Advanced Search
MyIDEAS: Login

Institutions and moral hazard in open economies

Contents:

Author Info

  • Vogel, Jonathan

Abstract

No abstract is available for this item.

Download Info

If you experience problems downloading a file, check if you have the proper application to view it first. In case of further problems read the IDEAS help page. Note that these files are not on the IDEAS site. Please be patient as the files may be large.
File URL: http://www.sciencedirect.com/science/article/B6V6D-4M7VFT4-1/2/d3399fe8e2f6f9fc15303511c2474005
Download Restriction: Full text for ScienceDirect subscribers only

As the access to this document is restricted, you may want to look for a different version under "Related research" (further below) or search for a different version of it.

Bibliographic Info

Article provided by Elsevier in its journal Journal of International Economics.

Volume (Year): 71 (2007)
Issue (Month): 2 (April)
Pages: 495-514

as in new window
Handle: RePEc:eee:inecon:v:71:y:2007:i:2:p:495-514

Contact details of provider:
Web page: http://www.elsevier.com/locate/inca/505552

Related research

Keywords:

References

References listed on IDEAS
Please report citation or reference errors to , or , if you are the registered author of the cited work, log in to your RePEc Author Service profile, click on "citations" and make appropriate adjustments.:
as in new window
  1. Kiminori Matsuyama, 2004. "Credit Market Imperfections and Patterns of International Trade and Capital Flows," Discussion Papers 1389, Northwestern University, Center for Mathematical Studies in Economics and Management Science.
  2. Mankiw, N Gregory & Romer, David & Weil, David N, 1992. "A Contribution to the Empirics of Economic Growth," The Quarterly Journal of Economics, MIT Press, vol. 107(2), pages 407-37, May.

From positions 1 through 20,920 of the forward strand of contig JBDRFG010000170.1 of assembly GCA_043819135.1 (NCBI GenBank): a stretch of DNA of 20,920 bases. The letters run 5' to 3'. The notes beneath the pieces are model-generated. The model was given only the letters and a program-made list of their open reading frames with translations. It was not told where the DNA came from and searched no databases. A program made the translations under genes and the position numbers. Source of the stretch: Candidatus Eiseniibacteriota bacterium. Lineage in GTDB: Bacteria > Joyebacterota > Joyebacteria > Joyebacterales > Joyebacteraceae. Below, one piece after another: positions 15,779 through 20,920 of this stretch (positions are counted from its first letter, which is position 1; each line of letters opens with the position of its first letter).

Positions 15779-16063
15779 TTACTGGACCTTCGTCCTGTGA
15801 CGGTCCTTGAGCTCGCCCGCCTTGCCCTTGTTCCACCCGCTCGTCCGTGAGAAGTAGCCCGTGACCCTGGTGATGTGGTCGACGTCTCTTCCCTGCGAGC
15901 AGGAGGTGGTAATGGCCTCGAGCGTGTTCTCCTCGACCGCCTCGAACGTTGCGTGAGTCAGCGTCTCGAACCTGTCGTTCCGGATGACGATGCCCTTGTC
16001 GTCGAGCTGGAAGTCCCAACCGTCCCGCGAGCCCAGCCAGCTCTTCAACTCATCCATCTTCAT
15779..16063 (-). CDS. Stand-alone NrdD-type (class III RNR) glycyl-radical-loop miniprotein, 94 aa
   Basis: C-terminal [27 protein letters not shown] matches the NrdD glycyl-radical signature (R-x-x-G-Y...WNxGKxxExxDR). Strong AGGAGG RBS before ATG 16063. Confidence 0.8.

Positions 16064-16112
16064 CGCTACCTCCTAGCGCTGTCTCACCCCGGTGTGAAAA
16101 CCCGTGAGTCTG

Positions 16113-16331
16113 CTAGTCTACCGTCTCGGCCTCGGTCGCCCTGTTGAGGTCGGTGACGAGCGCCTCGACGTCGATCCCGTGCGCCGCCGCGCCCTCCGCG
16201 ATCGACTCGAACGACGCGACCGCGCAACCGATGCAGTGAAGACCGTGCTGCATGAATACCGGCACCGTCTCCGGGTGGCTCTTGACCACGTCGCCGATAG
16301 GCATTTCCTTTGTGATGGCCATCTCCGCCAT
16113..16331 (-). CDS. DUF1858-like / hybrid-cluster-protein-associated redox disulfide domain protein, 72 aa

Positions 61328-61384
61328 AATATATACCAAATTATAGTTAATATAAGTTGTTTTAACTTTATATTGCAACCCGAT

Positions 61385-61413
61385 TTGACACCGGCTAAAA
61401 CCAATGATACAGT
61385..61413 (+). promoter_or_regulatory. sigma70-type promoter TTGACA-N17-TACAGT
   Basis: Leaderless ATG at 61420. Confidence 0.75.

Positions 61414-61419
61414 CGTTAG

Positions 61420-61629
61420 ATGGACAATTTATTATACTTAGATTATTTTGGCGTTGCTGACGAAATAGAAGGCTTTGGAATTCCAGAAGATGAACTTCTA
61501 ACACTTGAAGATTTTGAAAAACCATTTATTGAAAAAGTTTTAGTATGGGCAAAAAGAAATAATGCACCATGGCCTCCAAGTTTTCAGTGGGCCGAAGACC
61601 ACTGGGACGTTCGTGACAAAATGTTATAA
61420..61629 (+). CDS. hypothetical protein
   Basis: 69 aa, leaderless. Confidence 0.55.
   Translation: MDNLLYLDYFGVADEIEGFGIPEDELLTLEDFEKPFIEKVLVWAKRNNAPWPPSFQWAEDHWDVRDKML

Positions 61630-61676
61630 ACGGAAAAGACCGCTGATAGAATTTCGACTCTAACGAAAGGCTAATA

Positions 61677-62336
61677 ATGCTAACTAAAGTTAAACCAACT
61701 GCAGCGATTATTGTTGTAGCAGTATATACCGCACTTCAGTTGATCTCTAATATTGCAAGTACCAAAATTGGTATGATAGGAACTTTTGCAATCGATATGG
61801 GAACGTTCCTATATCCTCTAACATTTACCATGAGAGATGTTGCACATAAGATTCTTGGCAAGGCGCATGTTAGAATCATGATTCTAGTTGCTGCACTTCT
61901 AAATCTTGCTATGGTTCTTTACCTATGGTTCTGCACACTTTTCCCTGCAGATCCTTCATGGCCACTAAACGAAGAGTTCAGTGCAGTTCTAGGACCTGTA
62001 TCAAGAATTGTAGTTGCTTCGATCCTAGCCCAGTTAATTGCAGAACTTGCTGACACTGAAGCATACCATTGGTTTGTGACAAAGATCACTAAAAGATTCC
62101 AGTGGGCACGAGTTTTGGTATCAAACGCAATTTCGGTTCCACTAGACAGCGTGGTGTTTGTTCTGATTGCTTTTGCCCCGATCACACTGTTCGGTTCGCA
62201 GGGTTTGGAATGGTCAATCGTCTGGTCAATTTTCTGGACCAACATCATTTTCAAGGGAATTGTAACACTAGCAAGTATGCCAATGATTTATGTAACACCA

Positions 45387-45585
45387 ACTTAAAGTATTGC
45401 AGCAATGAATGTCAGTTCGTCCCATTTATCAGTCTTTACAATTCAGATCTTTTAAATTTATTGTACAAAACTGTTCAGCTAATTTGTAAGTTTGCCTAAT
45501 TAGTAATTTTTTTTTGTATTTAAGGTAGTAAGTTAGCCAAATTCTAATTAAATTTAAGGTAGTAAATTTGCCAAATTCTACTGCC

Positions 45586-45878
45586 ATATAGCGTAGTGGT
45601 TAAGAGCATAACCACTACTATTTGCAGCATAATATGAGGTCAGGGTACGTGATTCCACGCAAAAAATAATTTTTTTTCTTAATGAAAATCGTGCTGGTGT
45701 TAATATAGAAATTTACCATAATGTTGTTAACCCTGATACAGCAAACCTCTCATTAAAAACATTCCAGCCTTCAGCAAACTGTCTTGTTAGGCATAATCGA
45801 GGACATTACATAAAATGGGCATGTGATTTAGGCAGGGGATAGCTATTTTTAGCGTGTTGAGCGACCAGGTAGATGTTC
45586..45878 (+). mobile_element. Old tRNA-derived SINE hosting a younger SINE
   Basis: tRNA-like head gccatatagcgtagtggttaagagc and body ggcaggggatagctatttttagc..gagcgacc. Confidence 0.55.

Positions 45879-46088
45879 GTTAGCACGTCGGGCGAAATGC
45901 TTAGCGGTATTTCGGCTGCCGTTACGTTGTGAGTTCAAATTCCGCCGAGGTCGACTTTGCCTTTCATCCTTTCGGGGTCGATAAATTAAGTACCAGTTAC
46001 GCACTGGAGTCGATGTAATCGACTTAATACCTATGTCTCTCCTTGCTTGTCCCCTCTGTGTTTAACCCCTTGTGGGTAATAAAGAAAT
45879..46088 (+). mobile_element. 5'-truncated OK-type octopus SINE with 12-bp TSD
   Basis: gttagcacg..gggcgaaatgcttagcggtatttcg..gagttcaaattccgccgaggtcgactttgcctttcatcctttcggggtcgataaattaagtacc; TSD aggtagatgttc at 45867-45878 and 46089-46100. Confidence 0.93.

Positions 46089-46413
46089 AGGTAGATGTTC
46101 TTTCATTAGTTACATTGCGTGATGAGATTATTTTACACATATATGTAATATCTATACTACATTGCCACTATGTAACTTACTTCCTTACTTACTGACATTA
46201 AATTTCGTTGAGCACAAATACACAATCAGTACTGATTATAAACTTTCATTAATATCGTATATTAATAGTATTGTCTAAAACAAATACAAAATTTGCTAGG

3. Daron Acemoglu & Simon Johnson & James A. Robinson, 2001. "Reversal of Fortune: Geography and Institutions in the Making of the Modern World Income Distribution," NBER Working Papers 8460, National Bureau of Economic Research, Inc.
  4. Daron Acemoglu & Simon Johnson & James A. Robinson, 2001. "The Colonial Origins of Comparative Development: An Empirical Investigation," American Economic Review, American Economic Association, vol. 91(5), pages 1369-1401, December.
  5. Gene M. Grossman, 2004. "The Distribution of Talent and the Pattern and Consequences of International Trade," Journal of Political Economy, University of Chicago Press, vol. 112(1), pages 209-239, February.
Full references (including those not matched with items on IDEAS)

Citations

Citations are extracted by the CitEc Project, subscribe to its RSS feed for this item.
as in new window

Cited by:
  1. Arnaud Costinot, 2009. "An Elementary Theory of Comparative Advantage," NBER Working Papers 14645, National Bureau of Economic Research, Inc.
  2. William W. Olney, 2013. "The Composition of Exports and Human Capital Acquisition," Department of Economics Working Papers 2013-18, Department of Economics, Williams College, revised Sep 2013.